Enterprise 2.0: Uncomfortable Truths About Big Data - InformationWeek
IoT
IoT
Government // Enterprise Architecture
News
6/20/2012
01:27 PM
Connect Directly
LinkedIn
Twitter
RSS
E-Mail
50%
50%
RELATED EVENTS
Ransomware: Latest Developments & How to Defend Against Them
Nov 01, 2017
Ransomware is one of the fastest growing types of malware, and new breeds that escalate quickly ar ...Read More>>

Enterprise 2.0: Uncomfortable Truths About Big Data

Think big data analysis is making your professional expertise less valuable? In some ways, you're right, MIT's Andrew McAfee said Wednesday at the Enterprise 2.0 conference.

"The world is one big data problem."

Andrew McAfee, principal research scientist at MIT and author of Race Against the Machine, said that's a sentiment he keeps hearing in recent meetings in Silicon Valley.

"There's a bit of arrogance in that, and a bit of truth as well," he told the Enterprise 2.0 Boston 2012 conference audience in a Wednesday morning keynote presentation.

Can you address any problem effectively once you have masses of data? Enterprise 2.0 and social technologies are feeding big data analysis, providing new and more personal data points. Embedded sensors in everything from athletic clothing to cars feed big data pools and research that was not possible before, as consultant and InformationWeek guest columnist Vinnie Mirchandani recently detailed. Big data analysis based on Hadoop platform tools is challenging traditional business intelligence wisdom, particularly in retail industries.

While enterprise use of big data analysis can solve tough business problems, some individuals may find big data analysis deeply unsettling to their own career prospects.

Here's the bad news, according to McAfee: Computers are getting smarter all the time. IBM's Watson computer proved it could beat the most talented humans at Jeopardy trivia questions, but that's really just the beginning, McAfee pointed out. He cited Narrative Science, a company that generates news prose from a computer algorithm, in effect replacing reporters, to write basic news stories. Computers have also shown in research studies that they can beat pathologists at reading slides to detect signs of cancer, McAfee said.

[ See our special report: Enterprise 2.0 Boston 2012.]

We were never all that good.

"We kind of come out on the losing end over and over again," McAfee said. Using big data techniques, algorithms can predict questions including how good this year's crop of Bordeaux wine will turn out and how the Supreme Court will decide pending cases, he noted. Big data analysis can outdo purchasing experts, who have spent years learning nuances of vendor strategies and contracts, he said.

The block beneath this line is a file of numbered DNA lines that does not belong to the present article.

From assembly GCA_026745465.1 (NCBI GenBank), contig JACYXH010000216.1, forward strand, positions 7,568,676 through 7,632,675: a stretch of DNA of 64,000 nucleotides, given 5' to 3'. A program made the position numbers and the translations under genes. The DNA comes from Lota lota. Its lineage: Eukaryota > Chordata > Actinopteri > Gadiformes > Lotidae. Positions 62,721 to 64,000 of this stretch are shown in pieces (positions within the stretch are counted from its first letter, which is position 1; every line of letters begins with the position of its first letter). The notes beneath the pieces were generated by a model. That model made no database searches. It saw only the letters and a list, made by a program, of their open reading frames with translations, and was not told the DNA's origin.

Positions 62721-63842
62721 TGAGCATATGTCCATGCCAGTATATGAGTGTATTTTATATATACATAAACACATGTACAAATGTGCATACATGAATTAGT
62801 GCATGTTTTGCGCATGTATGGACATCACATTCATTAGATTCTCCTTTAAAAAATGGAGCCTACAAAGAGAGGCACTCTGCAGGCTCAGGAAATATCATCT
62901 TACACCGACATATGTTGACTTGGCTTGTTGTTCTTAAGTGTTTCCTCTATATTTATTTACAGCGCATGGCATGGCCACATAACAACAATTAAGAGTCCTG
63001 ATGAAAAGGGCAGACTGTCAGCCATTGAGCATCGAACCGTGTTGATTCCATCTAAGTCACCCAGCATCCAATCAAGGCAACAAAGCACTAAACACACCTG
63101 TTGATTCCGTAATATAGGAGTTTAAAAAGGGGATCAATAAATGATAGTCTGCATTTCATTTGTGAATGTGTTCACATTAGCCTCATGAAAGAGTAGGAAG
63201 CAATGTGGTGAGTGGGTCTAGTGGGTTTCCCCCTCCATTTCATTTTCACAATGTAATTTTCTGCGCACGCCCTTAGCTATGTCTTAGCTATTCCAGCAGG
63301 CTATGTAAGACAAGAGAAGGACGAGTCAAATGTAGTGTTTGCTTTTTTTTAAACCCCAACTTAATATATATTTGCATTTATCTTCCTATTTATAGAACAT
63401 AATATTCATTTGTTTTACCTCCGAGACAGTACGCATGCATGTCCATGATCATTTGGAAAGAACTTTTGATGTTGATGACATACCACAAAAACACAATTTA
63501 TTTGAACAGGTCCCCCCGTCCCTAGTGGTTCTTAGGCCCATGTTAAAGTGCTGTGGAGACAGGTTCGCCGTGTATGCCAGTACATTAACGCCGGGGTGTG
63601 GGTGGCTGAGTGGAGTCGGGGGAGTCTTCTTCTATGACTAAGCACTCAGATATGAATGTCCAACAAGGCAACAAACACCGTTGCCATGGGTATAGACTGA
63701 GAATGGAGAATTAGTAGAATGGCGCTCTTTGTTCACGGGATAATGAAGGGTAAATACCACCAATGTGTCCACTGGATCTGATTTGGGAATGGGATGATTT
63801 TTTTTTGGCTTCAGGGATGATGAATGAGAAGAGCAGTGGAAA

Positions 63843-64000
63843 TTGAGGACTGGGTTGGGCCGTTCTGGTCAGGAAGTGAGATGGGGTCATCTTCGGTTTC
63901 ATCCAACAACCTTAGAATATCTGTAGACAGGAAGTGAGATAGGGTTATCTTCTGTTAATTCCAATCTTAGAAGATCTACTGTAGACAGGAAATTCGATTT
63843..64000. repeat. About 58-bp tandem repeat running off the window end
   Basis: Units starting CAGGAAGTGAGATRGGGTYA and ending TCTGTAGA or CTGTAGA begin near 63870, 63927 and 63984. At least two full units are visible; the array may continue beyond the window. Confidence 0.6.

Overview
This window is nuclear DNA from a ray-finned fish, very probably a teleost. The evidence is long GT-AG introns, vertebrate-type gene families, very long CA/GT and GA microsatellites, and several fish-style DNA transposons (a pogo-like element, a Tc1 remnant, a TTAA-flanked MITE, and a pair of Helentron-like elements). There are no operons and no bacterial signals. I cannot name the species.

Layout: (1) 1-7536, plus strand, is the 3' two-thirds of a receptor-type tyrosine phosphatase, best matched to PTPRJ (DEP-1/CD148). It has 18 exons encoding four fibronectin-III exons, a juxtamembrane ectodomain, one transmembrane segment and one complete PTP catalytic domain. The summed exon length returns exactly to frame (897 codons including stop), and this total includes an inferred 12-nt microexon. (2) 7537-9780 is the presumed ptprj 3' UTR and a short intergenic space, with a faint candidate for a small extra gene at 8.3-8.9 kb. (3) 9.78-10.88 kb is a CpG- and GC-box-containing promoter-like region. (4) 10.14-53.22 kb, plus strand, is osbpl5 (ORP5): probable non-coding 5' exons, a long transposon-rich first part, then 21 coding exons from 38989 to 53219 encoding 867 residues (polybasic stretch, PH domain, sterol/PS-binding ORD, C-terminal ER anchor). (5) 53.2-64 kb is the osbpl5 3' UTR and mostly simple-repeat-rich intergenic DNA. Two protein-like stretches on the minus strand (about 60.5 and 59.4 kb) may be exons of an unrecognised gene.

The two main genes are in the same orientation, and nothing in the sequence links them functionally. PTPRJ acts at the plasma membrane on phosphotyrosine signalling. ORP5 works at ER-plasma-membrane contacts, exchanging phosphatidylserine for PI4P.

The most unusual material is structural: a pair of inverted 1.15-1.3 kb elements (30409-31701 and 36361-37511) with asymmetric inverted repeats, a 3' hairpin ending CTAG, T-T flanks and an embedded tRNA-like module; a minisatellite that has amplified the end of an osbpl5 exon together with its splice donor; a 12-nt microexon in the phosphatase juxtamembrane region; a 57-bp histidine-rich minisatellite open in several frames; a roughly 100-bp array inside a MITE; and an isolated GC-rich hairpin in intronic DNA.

In a group of 136 man-versus-machine studies that he examined, humans won in just eight cases. The kisser: This was before the era of big data, he said. The computers likely did not have enough data.

"I kind of see our robot overlords and computer overlords getting smarter and smarter," McAfee said. "Are we all thoroughly depressed about this?" he asked the audience, prompting wry laughs.

Previous
1 of 2
Next
Comment  | 
Print  | 
More Insights
Comments
Newest First  |  Oldest First  |  Threaded View
Bprince
50%
50%
Bprince,
User Rank: Apprentice
6/26/2012 | 1:59:48 AM
re: Enterprise 2.0: Uncomfortable Truths About Big Data
This seems like the traditional man vs. machine situation. You can't fight the drive towards efficiency. All you can do is try to add to it in some way. It can be difficult, because change often is. The good news though is that people have been doing that throughout history.
Brian Prince, InformationWeek/Dark Reading Comment Moderator
How Enterprises Are Attacking the IT Security Enterprise
How Enterprises Are Attacking the IT Security Enterprise
To learn more about what organizations are doing to tackle attacks and threats we surveyed a group of 300 IT and infosec professionals to find out what their biggest IT security challenges are and what they're doing to defend against today's threats. Download the report to see what they're saying.
Register for InformationWeek Newsletters
White Papers
Current Issue
2017 State of IT Report
In today's technology-driven world, "innovation" has become a basic expectation. IT leaders are tasked with making technical magic, improving customer experience, and boosting the bottom line -- yet often without any increase to the IT budget. How are organizations striking the balance between new initiatives and cost control? Download our report to learn about the biggest challenges and how savvy IT executives are overcoming them.
Video
Slideshows
Twitter Feed
Sponsored Live Streaming Video
Everything You've Been Told About Mobility Is Wrong
Attend this video symposium with Sean Wisdom, Global Director of Mobility Solutions, and learn about how you can harness powerful new products to mobilize your business potential.
Flash Poll